Flat Head

by Maxine
Posted August 18 2010 09:52am
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Placing babies on their backs to sleep can decrease the risk of SIDS. However, some babies who sleep on their backs develop flat spots on the backs of their heads. 

This does not affect brain development, but the flat spot can develop over several weeks and become permanent over time. This is often called Flat Head. 

By alternating the way you position your baby in the crib or infant seat, you can help to prevent flat head. For example, one day place your baby with his head pointing toward the headboard of the crib; the next day, place him with his head pointing toward the footboard of the crib. Babies can turn their heads and will do this, especially if they have something interesting to look at, like a brightly-coloured toy or mobile. Make sure you place it close enough for your baby to see—about 10 to 15 inches away.

The other way to help prevent flat head is to be sure to give your baby some tummy time several times every day while your baby is awake.  Tummy time not only takes the pressure off the back of your baby’s head it also helps the muscles in your baby’s neck, to develop further.  You can do this in a variety of ways

  • Lay on your back and place your awake baby on your chest;
  • Place a blanket on the floor and place your baby on their tummy - you can even lay beside them and talk or sing to them;
  • If you have an exercise or birth ball you can rest your baby tummy-side down on the ball, hold the baby in this position and gently move the ball.

Some babies may not like being on their tummy, listen to your baby’s cues and try again at another time.  Begin with short periods of time at first and gradually increase the amount of time they are on their tummy.

Have you dealt with the issue of flat head? Didyou make sure your baby had enough "tummy time"? Let us know in the comments section below.

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Prepping for Cry It Out

by Maxine
Posted August 18 2010 02:32pm
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You’ve decided to try Cry it Out, also know as The Ferber method after the doctor who popularized it, but you want to make sure that your baby is ready. Our experts suggest that you start the Cry it Out method no earlier than 6 months, and preferably wait until your baby is 9 months old or older. They base this opinion on many developmental factors of infants. But, you need to decide what is appropriate for your own baby and your family.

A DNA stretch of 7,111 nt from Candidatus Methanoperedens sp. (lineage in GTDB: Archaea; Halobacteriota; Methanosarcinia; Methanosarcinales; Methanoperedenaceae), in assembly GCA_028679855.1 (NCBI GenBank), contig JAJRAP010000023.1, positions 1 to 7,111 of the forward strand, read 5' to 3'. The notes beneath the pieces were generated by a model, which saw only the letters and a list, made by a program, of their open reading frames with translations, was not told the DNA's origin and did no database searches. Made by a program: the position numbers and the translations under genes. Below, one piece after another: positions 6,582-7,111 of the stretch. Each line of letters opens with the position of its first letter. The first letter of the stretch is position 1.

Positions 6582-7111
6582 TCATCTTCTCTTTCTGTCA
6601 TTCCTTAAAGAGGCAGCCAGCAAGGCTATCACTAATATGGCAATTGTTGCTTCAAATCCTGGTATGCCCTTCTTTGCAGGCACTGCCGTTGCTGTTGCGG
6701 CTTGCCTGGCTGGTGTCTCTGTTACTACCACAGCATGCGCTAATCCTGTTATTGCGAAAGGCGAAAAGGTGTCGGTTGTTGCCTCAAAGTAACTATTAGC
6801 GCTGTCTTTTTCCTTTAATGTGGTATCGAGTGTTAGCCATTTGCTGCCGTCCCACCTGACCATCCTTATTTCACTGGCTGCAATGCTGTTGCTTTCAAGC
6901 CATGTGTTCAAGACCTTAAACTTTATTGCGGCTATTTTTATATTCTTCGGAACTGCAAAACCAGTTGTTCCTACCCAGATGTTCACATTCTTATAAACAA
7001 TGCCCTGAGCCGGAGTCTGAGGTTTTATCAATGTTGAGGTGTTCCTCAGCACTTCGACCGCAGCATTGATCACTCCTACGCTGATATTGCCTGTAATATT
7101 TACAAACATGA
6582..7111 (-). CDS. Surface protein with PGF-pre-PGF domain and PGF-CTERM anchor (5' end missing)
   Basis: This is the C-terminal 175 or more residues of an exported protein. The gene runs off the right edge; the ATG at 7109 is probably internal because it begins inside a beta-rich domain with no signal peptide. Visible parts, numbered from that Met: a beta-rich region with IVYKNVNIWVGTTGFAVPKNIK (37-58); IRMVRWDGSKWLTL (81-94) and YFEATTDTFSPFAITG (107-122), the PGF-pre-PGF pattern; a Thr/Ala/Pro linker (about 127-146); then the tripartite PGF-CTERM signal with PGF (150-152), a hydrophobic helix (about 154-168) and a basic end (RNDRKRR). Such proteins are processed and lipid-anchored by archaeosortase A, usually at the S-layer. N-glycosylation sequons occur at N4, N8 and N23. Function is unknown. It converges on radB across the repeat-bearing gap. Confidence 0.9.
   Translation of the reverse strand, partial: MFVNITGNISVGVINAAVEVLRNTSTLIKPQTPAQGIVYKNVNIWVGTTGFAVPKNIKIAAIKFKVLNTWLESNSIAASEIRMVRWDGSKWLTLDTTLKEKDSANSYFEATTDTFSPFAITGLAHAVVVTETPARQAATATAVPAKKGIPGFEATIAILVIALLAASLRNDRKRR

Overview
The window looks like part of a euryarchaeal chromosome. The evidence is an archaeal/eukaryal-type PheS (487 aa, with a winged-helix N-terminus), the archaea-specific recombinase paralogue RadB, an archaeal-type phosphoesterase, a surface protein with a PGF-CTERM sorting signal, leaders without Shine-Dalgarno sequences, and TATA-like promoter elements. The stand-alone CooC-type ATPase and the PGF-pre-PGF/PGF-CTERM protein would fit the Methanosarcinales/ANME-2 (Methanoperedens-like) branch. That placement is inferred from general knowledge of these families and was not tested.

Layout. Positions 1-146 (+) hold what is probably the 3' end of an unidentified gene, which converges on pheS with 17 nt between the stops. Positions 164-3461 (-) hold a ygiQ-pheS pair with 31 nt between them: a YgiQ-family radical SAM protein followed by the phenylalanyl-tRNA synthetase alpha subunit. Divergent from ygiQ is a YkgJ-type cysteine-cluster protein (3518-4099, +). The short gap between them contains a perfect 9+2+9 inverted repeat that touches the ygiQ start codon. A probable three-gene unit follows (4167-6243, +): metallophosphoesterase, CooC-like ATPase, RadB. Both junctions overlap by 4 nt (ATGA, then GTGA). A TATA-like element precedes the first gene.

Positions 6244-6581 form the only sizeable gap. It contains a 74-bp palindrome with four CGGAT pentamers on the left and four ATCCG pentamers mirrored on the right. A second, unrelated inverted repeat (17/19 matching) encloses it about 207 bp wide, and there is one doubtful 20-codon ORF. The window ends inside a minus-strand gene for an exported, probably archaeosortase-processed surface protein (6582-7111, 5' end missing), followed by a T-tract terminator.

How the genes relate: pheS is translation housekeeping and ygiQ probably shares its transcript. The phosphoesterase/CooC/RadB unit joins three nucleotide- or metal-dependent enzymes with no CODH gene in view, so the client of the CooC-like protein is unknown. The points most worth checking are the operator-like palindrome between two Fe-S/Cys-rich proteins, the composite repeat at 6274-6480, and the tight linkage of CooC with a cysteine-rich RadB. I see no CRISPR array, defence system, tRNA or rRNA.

If you're not sure whether your baby is ready, just give it a try. If you encounter too much resistance, wait a few weeks and then try again. Waiting doesn't mean that you're spoiling your baby; you're simply responding to your baby's needs.

There are a few things you need to do to ensure that you have a good chance for success with the Cry it Out method. Before starting, have a bedtime routine already in place, and wean your baby's night time feedings as much as possible.

Once that’s in place, talk to your partner and determine that you are both totally on board. It is essential that both parents understand and agree with how to proceed and create a unified parenting front. Be prepared for a few difficult nights – it can be excruciating to hear your baby cry and you need to support each other if one of both of you finds it hard to do.

“Parents should have a plan in place for how you’ll endure the periods of crying,” says Kris Langille, a Registered Nurse and Parenting Expert. “Maybe you’ll want to watch TV or listen to music to distract you from the crying. If one of you finds the crying too hard take turns staying close to the baby while the other leaves for a bit.”

You’ll also want to decide in advance how much crying you’ll allow before determining that this isn’t the right method for you or that your child isn’t ready. If you have a plan in place beforehand you will have an easier time then you would making a decision in the heat of the moment.

When you start the Cry it Out method make sure that both of you are relaxed. Maybe you’ll choose to start on a Saturday night or a long weekend when neither one of you has to be up for work the next day, and you have the emotional reserves to handle the first few nights of this method. You also want to make sure that the baby’s life is pretty stable. If you are expecting any major changes to your baby’s routine, and especially if you are going to be less available, it’s probably best to wait. Start the method well before or well after going back to work and don’t start close to vacation time or a move.

In Dr. Ferber's book, he suggests the following intervals for crying:

  • Night #1: Let your baby cry for 3 minutes the first time, 5 minutes the second time, and 10 minutes for the third time and any other periods.
  • Night #2: Let your baby cry for 5 minutes the first time, 10 minutes the second time and then 12 minutes for the third time and any other periods.
  • Night #3: and beyond: Make the intervals a little longer on each subsequent night.

There's nothing magical about these wait periods. You can choose any length of time, and any number of nights that you feel comfortable trying.